Currently, the City of Ghent issues anti-social behaviour fines to those that engage in so-called “aggressive begging”, by for example knocking on doors and asking for money or demanding money from motorists at traffic lights.
However, Mr Termont told VRT Radio 1’s morning news and current affairs programme ‘De ochtend’ that this is ineffective as “Beggars often claim that they don’t speak Dutch or say that they have no fixed abode. If you have no fixed abode in Belgium there is no way of ensuring that the fine is paid.”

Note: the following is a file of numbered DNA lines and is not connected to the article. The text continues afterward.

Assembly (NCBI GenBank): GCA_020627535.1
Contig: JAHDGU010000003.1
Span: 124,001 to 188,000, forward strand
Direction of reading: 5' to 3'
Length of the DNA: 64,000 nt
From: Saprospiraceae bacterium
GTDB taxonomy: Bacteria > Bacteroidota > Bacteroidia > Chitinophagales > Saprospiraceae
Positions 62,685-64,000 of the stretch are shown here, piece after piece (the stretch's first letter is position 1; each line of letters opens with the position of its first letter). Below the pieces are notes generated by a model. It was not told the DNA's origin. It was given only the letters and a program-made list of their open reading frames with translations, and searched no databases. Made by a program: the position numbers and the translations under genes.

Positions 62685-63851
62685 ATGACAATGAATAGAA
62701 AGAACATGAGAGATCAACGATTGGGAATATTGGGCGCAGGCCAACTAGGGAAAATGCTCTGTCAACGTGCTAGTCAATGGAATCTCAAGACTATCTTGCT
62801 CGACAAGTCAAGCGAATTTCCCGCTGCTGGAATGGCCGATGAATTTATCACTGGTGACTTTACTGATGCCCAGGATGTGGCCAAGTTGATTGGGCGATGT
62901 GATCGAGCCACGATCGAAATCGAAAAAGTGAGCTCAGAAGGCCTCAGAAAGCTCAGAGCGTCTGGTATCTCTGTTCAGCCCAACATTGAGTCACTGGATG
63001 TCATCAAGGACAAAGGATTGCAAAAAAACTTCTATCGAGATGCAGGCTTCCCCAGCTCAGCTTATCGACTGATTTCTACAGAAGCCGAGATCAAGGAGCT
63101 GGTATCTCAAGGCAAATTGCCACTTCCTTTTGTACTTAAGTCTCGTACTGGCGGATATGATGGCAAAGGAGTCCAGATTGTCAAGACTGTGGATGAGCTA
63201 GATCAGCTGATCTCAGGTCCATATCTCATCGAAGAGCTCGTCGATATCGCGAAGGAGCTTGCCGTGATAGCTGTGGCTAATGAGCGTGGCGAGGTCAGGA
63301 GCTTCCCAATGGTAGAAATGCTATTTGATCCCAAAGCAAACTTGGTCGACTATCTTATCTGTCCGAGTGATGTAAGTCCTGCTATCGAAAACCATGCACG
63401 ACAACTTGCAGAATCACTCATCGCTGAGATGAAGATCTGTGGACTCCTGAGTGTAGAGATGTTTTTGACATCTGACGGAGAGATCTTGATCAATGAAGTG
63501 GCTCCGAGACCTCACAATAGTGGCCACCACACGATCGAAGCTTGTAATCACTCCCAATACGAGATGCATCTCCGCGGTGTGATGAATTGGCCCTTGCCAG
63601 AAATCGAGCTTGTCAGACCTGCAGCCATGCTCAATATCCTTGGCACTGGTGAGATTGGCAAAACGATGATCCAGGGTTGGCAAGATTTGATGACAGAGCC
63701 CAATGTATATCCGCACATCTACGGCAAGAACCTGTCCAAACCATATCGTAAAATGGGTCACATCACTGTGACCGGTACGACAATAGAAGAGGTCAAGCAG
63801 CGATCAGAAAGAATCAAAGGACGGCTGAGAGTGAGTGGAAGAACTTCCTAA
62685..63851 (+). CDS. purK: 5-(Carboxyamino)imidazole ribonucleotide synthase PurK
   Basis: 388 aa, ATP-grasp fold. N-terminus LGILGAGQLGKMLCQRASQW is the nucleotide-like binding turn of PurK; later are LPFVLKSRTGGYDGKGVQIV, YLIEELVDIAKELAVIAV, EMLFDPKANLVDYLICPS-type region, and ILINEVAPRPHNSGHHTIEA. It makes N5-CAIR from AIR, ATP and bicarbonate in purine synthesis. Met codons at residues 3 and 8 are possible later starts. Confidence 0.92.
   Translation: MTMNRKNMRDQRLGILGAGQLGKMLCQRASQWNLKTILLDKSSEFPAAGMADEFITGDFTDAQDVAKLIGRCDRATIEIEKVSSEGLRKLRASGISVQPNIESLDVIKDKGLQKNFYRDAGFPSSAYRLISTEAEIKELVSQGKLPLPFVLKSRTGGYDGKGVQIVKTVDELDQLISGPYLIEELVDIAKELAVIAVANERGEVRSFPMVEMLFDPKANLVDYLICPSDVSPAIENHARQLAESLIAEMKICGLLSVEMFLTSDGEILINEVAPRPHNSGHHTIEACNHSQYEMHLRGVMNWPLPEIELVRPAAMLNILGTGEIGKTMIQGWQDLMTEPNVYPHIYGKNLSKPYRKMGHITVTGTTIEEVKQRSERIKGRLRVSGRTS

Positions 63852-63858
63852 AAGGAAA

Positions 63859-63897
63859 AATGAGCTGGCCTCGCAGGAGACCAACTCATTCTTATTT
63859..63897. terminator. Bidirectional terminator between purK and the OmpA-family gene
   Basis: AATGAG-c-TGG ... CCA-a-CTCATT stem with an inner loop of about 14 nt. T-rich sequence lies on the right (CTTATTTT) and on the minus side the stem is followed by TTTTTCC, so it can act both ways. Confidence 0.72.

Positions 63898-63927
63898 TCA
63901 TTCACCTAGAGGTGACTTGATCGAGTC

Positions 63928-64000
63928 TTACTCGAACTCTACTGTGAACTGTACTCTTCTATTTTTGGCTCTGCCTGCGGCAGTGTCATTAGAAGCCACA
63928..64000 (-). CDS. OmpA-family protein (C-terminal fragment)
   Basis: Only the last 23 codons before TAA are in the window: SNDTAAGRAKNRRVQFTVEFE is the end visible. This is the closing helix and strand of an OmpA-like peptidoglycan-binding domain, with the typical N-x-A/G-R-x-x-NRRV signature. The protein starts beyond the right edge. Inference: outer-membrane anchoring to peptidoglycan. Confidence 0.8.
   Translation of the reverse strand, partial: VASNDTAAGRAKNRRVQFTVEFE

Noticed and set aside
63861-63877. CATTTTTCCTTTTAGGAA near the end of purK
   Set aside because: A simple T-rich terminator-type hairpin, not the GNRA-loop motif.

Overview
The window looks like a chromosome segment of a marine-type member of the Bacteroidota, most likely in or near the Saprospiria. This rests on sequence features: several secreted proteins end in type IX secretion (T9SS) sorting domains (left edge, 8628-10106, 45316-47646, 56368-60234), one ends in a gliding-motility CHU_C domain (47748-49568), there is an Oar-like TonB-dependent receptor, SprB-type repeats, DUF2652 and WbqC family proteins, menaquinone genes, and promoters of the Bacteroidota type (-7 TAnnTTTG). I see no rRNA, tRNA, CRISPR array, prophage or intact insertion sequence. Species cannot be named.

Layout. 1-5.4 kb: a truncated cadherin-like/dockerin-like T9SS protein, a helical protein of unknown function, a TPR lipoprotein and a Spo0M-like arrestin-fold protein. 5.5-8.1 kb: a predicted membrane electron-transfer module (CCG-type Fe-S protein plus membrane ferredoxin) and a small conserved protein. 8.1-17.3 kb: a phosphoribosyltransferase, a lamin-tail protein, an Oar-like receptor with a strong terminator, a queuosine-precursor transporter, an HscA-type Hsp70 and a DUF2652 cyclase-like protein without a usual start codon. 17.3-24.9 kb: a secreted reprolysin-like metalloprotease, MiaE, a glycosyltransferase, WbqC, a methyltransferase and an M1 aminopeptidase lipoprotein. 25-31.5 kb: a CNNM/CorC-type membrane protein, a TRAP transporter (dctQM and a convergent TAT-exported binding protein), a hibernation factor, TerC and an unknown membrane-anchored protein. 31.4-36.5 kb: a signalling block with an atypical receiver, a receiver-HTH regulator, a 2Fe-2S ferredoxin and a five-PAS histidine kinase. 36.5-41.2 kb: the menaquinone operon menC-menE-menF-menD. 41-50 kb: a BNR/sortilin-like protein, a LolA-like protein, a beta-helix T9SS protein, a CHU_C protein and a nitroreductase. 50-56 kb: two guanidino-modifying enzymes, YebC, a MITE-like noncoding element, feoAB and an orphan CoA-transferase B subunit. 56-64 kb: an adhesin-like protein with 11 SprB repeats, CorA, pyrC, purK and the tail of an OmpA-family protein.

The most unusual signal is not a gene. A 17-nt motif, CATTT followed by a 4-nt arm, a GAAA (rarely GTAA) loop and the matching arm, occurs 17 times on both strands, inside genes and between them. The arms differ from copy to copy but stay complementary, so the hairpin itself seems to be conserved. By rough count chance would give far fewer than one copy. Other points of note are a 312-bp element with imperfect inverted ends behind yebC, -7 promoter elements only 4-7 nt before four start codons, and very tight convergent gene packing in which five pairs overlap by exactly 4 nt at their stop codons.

"We know that often organised gangs earn money of the back of vulnerable people. However, it is currently impossible to catch them. The beggars have been briefed to say that they have no papers or fixed abode if they’re caught and the beggars don’t dare report the gangs”.
The ball is now in court of the Federal Interior Minister Joëlle Milquet (Francophone Christian democrat). Mr Termont says that the problem will remain if the Federal Government doesn’t change the existing legislation.